Archive: October, 2009
Happy Halloween eve, on so many fronts:
Perhaps the House Democrats have merely been masquerading as paragons of integrity. Nancy Pelosi led them to power in 2006 by painting the GOP as a cesspool of corruption, but an unpleasant smell now seems to be emanating from her own camp. I need not mention Charlie Rangel, who has enriched himself financially in all sorts of creative ways (and who continues to enjoy Pelosi's protection), because I have already detailed his behavior. More urgent, this morning, is a news report about various other House Democrats who are now being targeted in ethics probes. Five of them (including John Murtha of Pennsylvania) are suspected of arranging lavish federal earmarks for military contractors in exchange for lavish campaign contributions. Another is suspected of helping to steer federal bucks to a bank in which her husband owned at least $250,000 in stock. Another is suspected of failing to list certain property and income on congressional disclosure forms, most notably a house that might have received improper benefits. Everybody is naturally claiming innocence, but if the smell of impropriety gets worse, House Democrats could pay a price in the '10 elections. A few of the targeted lawmakers are Republicans, but when corruption becomes an election issue, the incumbent party tends to suffer.
It's one thing to hear a liberal politician or commentator make the case for a reduced American military footprint in Afghanistan; one would expect such a messenger to proffer that message. It's another thing entirely to hear the same arguments from a former Marine Corps captain, somebody who survived combat in Iraq to become a respected Foreign Service officer and a senior U.S. advisor in Afghanistan.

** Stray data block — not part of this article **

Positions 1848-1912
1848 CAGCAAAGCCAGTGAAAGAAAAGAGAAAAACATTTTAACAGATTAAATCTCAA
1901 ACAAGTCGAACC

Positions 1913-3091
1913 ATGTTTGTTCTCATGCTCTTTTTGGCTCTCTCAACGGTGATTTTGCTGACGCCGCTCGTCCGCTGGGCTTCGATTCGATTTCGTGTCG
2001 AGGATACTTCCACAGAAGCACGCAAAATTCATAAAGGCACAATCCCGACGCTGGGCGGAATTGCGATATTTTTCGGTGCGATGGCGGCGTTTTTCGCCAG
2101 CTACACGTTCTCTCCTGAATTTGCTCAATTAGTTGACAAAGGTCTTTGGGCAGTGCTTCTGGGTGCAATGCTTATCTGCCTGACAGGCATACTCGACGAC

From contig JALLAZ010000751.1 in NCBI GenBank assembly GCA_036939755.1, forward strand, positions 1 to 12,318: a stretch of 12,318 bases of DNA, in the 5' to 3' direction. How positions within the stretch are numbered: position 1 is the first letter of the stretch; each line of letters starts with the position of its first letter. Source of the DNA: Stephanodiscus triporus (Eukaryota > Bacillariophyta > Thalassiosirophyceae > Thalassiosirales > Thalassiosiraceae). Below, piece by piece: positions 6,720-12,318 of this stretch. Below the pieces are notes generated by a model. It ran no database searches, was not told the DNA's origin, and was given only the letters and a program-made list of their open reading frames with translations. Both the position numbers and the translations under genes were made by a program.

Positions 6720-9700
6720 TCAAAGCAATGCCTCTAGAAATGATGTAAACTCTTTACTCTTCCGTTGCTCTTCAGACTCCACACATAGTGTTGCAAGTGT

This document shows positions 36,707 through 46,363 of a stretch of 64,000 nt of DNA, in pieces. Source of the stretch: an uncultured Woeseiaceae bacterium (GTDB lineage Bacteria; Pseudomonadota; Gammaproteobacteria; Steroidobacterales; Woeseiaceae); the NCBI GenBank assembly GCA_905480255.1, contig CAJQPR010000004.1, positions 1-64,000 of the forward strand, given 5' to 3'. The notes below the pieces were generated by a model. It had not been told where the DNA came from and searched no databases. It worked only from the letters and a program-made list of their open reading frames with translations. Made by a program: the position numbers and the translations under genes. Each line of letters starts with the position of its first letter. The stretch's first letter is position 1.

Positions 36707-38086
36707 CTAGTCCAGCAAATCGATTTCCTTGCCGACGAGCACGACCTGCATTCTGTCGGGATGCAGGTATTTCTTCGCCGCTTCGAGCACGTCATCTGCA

Actually, Mattthew Hoh is no longer on the job. He quit on Sept. 10, telling the State Department in his four-page resignation letter (which surfaced publicly this week) that the U.S. occupation in Afghanistan is a counterproductive mistake, that our continued - and potentially enhanced - military presence is merely fueling the insurgency that we are seeking to extinguish, wasting more American lives and money in the process.
There's something about Joe Lieberman that always prompts me to conjure The Godfather. Perhaps because he is so clearly the Carlo Rizzi of the Democratic party.
But here's the thing: What if Carlo Rizzi had indeed conspired with the Barzini family to turn Sonny Corleone into Swiss cheese at the toolboth, and Sonny's brother Michael had indeed unearthed Carlo's treachery...only to cut Carlo a break and allow him to fly off to Vegas for a new life of sun and fun and further treachery? Wouldn't we have ridiculed Michael as a naive softy if he had spared Carlo the shock of sudden death by strangulation? If he had told Carlo, "there's a car waiting to take you to the airport"...and he had meant it?